Sensing Psychosis: Toward Robust Computational Phenotypes in Severe Mental Illness

Justin Baker
Harvard Medical School

Until recently, the inconsistency of neurobiological measures taken together with the imprecise nature of clinical observation has severely limited our ability to apply a personalized medicine approach in psychiatry, or to optimize care for all individuals seeking treatment. As a result, psychiatric care has remained largely open-loop and non-quantitative in nature, since providers may resist adding coarse, quantitative methods to their nuanced, albeit subjective, assessments. The widespread adoption of pervasive computing provides the field with unprecedented opportunities to build and test deep, dynamic models of illness by quantifying behavior at the level of individuals over time. If harnessed effectively, these new tools will allow us to move past the false choice between precise and personalized psychiatry that has confounded the field and limited progress. Critically, unobtrusive, quantitative behavioral phenotyping strategies could transform our ability to infer causal relationships between illness fluctuations, contextual factors, and treatment interventions and thereby radically reshape the process of discovery and development of novel therapeutics, making it more closed-loop, personalized, and targeted toward specific neural circuits. Here I discuss recent efforts to bridge these complementary approaches through single-case experimental designs in individuals with severe mental illness including bipolar disorder and schizophrenia.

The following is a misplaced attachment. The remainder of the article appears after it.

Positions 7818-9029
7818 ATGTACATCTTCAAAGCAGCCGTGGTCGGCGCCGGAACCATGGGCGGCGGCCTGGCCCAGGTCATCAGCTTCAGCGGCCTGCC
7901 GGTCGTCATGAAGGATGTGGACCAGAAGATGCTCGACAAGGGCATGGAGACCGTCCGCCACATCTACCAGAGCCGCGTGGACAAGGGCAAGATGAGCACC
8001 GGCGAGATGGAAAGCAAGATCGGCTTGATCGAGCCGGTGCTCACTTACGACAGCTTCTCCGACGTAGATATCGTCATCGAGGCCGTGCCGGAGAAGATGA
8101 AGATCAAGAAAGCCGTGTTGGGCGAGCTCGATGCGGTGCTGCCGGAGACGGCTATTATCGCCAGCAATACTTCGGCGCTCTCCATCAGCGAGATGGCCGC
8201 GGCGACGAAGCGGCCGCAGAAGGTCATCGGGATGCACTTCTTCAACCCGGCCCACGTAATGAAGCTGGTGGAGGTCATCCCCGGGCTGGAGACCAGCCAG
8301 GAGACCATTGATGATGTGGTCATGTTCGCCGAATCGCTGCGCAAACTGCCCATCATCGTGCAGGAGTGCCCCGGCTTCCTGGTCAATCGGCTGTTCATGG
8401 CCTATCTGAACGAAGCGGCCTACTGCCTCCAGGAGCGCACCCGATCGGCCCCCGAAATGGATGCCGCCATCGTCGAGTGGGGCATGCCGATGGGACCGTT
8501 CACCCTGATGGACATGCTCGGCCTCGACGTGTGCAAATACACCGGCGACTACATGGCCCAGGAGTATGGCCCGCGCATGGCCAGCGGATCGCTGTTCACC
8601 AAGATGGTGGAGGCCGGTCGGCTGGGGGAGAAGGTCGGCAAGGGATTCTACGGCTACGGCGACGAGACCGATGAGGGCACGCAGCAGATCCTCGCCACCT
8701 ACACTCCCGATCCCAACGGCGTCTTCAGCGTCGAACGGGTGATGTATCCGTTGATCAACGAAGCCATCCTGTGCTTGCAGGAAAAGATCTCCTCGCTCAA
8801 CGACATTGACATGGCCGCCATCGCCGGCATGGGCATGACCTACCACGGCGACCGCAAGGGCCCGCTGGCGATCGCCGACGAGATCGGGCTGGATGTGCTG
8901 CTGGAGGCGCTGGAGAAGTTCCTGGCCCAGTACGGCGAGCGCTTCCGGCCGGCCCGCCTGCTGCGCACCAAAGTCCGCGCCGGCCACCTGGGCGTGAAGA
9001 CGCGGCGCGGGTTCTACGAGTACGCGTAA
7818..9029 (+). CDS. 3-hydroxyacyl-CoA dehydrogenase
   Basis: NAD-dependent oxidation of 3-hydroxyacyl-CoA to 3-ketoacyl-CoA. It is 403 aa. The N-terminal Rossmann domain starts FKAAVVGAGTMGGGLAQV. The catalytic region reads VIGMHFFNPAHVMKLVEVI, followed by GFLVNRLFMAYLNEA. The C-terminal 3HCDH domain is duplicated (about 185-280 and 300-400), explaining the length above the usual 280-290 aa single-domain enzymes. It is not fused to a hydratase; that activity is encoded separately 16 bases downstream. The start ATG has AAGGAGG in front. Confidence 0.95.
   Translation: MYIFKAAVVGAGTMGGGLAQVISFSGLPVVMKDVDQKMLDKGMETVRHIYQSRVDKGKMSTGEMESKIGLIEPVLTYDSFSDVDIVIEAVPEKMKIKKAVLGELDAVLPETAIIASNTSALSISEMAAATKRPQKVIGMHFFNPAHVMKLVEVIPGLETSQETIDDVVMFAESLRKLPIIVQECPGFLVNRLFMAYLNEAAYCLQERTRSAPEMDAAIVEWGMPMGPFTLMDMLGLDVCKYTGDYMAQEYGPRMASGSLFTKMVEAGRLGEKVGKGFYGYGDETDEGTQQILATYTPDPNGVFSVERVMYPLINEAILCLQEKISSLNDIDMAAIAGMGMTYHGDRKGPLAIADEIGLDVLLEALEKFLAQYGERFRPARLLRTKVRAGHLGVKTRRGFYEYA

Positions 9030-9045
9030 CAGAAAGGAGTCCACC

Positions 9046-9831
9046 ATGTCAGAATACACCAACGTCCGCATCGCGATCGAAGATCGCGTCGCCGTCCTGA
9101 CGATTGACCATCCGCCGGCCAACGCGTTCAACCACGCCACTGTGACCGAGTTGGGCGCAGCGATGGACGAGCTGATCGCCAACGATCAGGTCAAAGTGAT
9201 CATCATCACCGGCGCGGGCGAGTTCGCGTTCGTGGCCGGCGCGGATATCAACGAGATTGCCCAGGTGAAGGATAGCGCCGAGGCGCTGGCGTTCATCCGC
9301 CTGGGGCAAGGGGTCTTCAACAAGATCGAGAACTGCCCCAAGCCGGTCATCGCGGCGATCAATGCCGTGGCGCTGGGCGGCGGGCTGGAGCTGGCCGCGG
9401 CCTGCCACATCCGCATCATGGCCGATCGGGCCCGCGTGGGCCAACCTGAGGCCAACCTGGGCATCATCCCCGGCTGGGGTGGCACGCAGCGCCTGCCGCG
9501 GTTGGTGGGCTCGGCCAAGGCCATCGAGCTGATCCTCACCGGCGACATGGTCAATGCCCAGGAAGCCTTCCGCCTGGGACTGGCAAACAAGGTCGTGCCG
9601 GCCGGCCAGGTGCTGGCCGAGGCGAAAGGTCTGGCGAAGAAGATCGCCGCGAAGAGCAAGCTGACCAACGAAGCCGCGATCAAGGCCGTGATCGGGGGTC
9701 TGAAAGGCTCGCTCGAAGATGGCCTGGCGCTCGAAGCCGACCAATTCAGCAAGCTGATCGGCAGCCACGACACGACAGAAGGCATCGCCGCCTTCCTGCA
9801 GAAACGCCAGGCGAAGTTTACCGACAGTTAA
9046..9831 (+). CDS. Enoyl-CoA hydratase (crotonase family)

Presentation (PDF File)

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